‘Pianist of Willesden Lane’ illustrates power of music
In an engrossing blend of great music and sometimes harrowing narration presented by TheatreWorks Silicon Valley, concert pianist Mona Golabek relates the story of a young woman’s journey through the perils of World War II in “The Pianist of Willesden Lane.”
That woman was Lisa Jura, Golabek’s mother. Her story begins when Lisa was a 14-year-old, aspiring Jewish pianist in Vienna in 1938 as Nazi terrorism against Jews accelerated.
Her father managed to get her a ticket for the Kindertransport, which English people organized to take thousands of children from cities controlled by the Third Reich to the safety of homes in England.
After several places in England, Lisa wound up at the Willesden Lane hostel in London along with about two dozen other children. She worked in a sewing factory making military uniforms and entertained people at the hostel with her piano playing.
She didn’t know what had happened to her parents and two younger sisters in Vienna.
She survived the German bombing of London, including a direct hit on the hostel.
She eventually received a scholarship to London’s prestigious Royal Academy of Music and worked as a pianist entertaining soldiers on leave at a swank hotel, where she met her future husband.
While relating her mother’s story, Golabek intersperses it by playing piano works by such greats as Beethoven, Bach, Debussy, Chopin and others.
The story is unified by Jura’s love of Grieg’s challenging Piano Concerto in A minor. The first movement opens the story, the second comes in the middle and the third provides the dramatic climax.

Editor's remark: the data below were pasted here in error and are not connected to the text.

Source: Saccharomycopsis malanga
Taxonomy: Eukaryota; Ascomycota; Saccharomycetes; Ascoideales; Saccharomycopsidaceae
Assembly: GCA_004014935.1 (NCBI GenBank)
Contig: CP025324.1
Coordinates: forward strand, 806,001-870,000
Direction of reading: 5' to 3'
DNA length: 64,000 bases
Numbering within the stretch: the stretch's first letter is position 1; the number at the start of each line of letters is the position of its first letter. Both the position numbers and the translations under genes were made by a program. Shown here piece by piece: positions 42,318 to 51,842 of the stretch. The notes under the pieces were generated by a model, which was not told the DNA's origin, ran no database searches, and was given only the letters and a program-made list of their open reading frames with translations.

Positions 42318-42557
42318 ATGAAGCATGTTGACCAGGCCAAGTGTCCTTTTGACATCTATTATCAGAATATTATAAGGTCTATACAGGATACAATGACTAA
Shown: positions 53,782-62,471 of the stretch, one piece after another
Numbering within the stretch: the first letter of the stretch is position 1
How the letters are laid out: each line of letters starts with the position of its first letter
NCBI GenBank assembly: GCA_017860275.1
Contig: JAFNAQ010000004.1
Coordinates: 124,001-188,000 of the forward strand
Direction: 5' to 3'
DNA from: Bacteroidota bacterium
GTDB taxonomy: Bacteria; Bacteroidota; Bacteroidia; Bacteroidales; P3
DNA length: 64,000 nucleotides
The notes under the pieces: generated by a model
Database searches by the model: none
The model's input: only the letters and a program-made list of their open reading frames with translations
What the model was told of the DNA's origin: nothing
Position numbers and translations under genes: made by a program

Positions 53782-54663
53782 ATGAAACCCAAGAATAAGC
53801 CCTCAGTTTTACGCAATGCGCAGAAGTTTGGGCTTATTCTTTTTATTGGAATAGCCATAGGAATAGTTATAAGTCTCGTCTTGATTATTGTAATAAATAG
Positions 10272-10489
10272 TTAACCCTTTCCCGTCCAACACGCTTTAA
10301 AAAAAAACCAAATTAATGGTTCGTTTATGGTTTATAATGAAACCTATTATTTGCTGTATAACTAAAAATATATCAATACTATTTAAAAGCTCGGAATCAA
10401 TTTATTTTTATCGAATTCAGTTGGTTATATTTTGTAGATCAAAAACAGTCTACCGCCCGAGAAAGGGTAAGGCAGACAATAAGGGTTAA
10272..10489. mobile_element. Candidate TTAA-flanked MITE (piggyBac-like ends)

Lee Cohen and Hershey Felder, the pianist whose one-man re-creations of composers like Bernstein, Chopin, Beethoven and others have been huge hits at TheatreWorks and elsewhere, adapted this work from Cohen and Golabek’s book, “The Children of Willesden Lane.”
Felder directs. Along with Trevor Hay, he also designed the set. Framed in gilt, it features a grand piano in front of four gilded picture frames where various photos and scenes are projected.
One of the most moving is newsreel footage of Nazi soldiers herding Jews toward the trains that would take them to concentration camps and likely death. The projections are by Andrew Wilder and Greg Sowizdrzal.
Lighting is by Jason Bieber, sound by Erik Carstensen. Golabek’s simple black dress is by Jaclyn Maduff.
The play has been seen throughout the country, including a well-received production at Berkeley Repertory Theatre in 2013.
Running about 90 minutes without intermission, it’s a truly memorable theatrical experience about the soul-lifting power of music as well as a cautionary tale about tyranny.
Ticket demand has been so great that TheatreWorks extended it one week, through Feb. 16, even before its Jan. 18 opening at Mountain View Center for the Performing Arts, 500 Castro St., Mountain View.
For tickets and information, call (650) 463-1960 or visit www.theatreworks.org.